SOLOMON: The Downside of Those Wholesome Ads for Milk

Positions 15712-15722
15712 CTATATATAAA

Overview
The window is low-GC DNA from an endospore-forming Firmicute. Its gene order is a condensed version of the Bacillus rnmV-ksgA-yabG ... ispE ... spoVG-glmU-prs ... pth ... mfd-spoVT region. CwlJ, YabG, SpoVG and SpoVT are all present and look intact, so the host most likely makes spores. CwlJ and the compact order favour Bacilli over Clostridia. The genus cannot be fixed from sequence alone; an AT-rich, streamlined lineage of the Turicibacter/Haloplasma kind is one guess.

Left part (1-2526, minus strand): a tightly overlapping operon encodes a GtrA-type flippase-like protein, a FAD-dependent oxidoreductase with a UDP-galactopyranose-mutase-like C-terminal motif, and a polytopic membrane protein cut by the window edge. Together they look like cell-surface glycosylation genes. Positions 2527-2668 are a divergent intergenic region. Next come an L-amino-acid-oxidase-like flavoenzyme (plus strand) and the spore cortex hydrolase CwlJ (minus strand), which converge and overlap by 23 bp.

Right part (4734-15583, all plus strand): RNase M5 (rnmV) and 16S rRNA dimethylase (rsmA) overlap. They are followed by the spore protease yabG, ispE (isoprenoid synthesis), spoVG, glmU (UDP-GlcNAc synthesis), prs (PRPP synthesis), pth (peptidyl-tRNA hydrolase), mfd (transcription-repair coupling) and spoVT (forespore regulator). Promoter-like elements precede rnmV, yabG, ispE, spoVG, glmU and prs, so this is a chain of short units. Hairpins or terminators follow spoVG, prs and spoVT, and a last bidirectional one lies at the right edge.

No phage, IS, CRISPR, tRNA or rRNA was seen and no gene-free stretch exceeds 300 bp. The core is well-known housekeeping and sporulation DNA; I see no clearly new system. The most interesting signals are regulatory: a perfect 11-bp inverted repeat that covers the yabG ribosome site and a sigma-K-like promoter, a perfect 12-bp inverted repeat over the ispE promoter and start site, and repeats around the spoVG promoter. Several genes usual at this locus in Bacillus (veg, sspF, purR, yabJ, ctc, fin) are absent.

Every day, flashy ad campaigns push a lot of unhealthy food products. So, we may be glad to see that glamorous stars with white mustaches are appearing in advertisements that ask a very wholesome question:"Got milk?"But the ongoing media blitz for milk does not ask a more important question:"Got clogged arteries?"The image of milk as the ultimate health food has been promoted in the media for a long time. Four decades ago, Walt Disney's TV program routinely urged baby boomers to drink "one, two, three" glasses of milk every day. As I recall, Tinkerbell used a magic wand for emphasis.This month, a full-page "Got milk?" advertisement features the cast of the TV show "Frasier," all with frothy white mustaches. "The general populace isn't merely lacking culture, it's lacking calcium," the ad warns. But some consumers are wise: "The enlightened among us, however, drink three glasses of milk a day."To most Americans, milk does not mean skim or 1 percent milk. And health risks accumulate along with residues of fat."Milk is a good source of calcium and Vitamin D for building children's bones," says Margo Wootan, a senior scientist at the Center for Science in the Public Interest. "But in whole and 2 percent milk, those nutrients come at too high a price."Saturated fat "is a major contributor to heart disease -- the leading killer of both men and women," Wootan notes. The ominous signs start with kids who are still in grade school. "Fatty streaks -- an early stage of heart disease -- are seen in the arteries of children as young as 10 years old."Just how much of a problem is fatty milk in the diets of young people? A new study, published by the medical journal Pediatrics, found that milk is the foremost source of saturated fat congealing in the arteries of America's kids.Let's be clear here. Infants and very young children need to consume fat for proper brain development. But after age 2, whole milk does more harm than good. And so does the advertising that touts milk as a healthy drink, never mind the details."Switching from whole or 2 percent milk to 1 percent or fat- free milk is one of the most important, single nutritional changes that children can make," contends the Center for Science in the Public Interest. The group points out that "one cup of whole milk has as much artery-clogging fat as five strips of bacon." And 2 percent milk "is not much better. It's like three strips."A few of the ads with white-mustached celebrities have included nice comments about low-fat or skim milk. But the hazards of drinking fattier milk go unmentioned. "We advocate all different kinds of milk," said Kurt Graetzer, executive director of the Milk Processor Education Program. He told me that "we do not have a proactive campaign" to encourage a shift of milk consumption away from fat.But now, a nationwide effort is underway to tackle a serious problem that the milk industry has dodged. The new focus is on schools, where nutritionists see great potential for health gains by promoting 1 percent or fat-free milk.Right now, 85 percent of the nation's schools offer 2 percent white milk -- but only 29 percent offer 1 percent white milk. Two-thirds of the school kids who drink milk at lunch have whole or 2 percent milk. Yet they would be getting the same amount of calcium and Vitamin D from 1 percent or fat-free milk.A big hurdle may be the watery appearance of milk with little or no fat. As a kid, I refused to drink skim milk -- but maybe I should have closed my eyes. "In blind taste tests of more than 1,900 children and adults," the Center for Science in the Public Interest reports, "95 percent liked the taste of either 1 percent or fat-free milk when they could not see it."The center is in the midst of a "1 Percent Or Less" drive -- endorsed by 55 national organizations and state health departments -- to bring down the fat levels in milk at school. (To order a "1 Percent Or Less School Kit," call 202-332-9110, ext. 352.)The milk industry is proud of the "Got milk?" theme. But we'll know that public health has triumphed over hype when a revised motto appears in those slick ads:"Got skim milk?"Norman Solomon is co-author of "Wizards of Media Oz: Behind the Curtain of Mainstream News" and author of "The Trouble With Dilbert: How Corporate Culture Gets the Last Laugh."


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